- Personal Property Securities Register (PPSR). Details of any PPSR registrations held on a business are listed in your file.
- Company details. This includes the company structure, legal entity name, business address, directors, shareholders and more.
- Information on the public record. This can include recorded liens, lawsuits, judgements or delinquent taxes.
What can damage your score?
Business defaults and late or missed payments are some of the main contributing factors to a low score.
"Another way the score could be impacted is just by the quantum of applications for credit that you've made," said Poolman. "So if you are asking for credit from a large quantum of different institutions, that will have a negative impact on your score."
What else do lenders look at when considering you for a loan?
The criteria for business loans, and what information will be considered, varies greatly from lender to lender.
"If it's a secured loan, they're looking at the securities that the person has provided, and that might be over particular assets, it could be the business, or it could be the person's home that they're lending against. What's also important is the cash flow."
"We will look through, in detail, a company's cash flow and determine its ability to service the loan that they're looking to get. Other funders will look at profit and loss statements, balance sheets, tax returns. It's different for different funders."
What should you do if your credit score is low?
Poolman's advice to any business that has a low credit score is to order a copy of their business credit report, which they can get for free directly from a credit bureau.
"Once you get that report, you know if it's a default issue. So if I a supplier has defaulted you, you know who it is, and then you could determine whether you're able to settle that issue and then remove that from your file, which will generally increase your score."
If you've found out your business has been flagged as a credit risk, there are a few things you can do to appear as less of a risk to lenders and improve your business's credit score:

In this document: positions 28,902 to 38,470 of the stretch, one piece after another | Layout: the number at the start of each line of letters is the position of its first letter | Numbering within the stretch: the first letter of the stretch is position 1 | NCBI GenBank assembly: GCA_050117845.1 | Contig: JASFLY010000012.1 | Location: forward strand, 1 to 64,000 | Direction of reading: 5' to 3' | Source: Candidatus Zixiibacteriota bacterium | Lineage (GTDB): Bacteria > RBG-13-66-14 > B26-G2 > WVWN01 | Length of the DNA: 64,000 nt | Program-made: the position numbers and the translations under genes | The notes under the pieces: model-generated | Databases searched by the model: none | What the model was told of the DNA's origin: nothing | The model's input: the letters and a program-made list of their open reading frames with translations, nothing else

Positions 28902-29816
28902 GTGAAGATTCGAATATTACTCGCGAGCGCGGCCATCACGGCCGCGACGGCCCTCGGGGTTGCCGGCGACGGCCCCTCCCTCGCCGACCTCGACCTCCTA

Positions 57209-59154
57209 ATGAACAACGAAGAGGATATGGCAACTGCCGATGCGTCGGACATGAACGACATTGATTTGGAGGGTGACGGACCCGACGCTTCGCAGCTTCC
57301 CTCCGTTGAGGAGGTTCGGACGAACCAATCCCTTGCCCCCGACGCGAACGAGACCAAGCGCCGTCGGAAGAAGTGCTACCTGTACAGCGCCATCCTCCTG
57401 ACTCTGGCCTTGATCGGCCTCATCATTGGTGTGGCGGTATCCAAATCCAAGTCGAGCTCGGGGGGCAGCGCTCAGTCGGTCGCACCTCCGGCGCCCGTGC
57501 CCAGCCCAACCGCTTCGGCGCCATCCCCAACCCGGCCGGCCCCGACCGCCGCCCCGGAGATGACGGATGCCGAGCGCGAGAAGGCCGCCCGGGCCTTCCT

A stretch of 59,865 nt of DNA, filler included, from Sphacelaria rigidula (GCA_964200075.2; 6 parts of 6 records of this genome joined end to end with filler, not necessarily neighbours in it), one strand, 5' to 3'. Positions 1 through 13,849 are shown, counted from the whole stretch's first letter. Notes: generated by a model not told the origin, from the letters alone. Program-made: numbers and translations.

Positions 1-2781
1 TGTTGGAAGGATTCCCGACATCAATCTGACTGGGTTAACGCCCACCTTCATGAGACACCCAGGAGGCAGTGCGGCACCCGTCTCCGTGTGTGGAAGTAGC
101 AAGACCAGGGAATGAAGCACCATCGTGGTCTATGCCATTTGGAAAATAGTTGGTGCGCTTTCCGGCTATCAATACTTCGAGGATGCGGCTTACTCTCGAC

- Make payments on time. This is the easiest and most effective way to quickly increase your credit rating.
- Stay away from legal problems. Any involvements with the courts will be highlighted on your credit file and will tarnish the image of your company.
- Keep in touch with your creditors. If repayments are getting out of hand or you are evaluating your financial situation, keeping your creditors or business loans manager in the loop may help your situation down the track.
Where can you get your credit score?
You need to pay to receive your business credit score directly from a credit reporting bureau, such as Equifax, but OnDeck allows small businesses to receive their credit score for free.
Poolman believes that more and more small businesses will be looking to access their credit score because of its importance when applying for loans.
"I think in time, consumers, as well as small businesses, will become more aware of their credit score because it impacts their ability to access credit."
"We want to be at the forefront of different opportunities to help small businesses. We'd say this is one way of doing it."
Improve cash flow
If your business has a few outstanding invoices, invoice financing can help improve your cash flow and get access to funds you need. It's a type of business loan that is secured by the unpaid invoices and comes with reduced risk, no asset requirements or interest payments.
Compare invoice financing products below.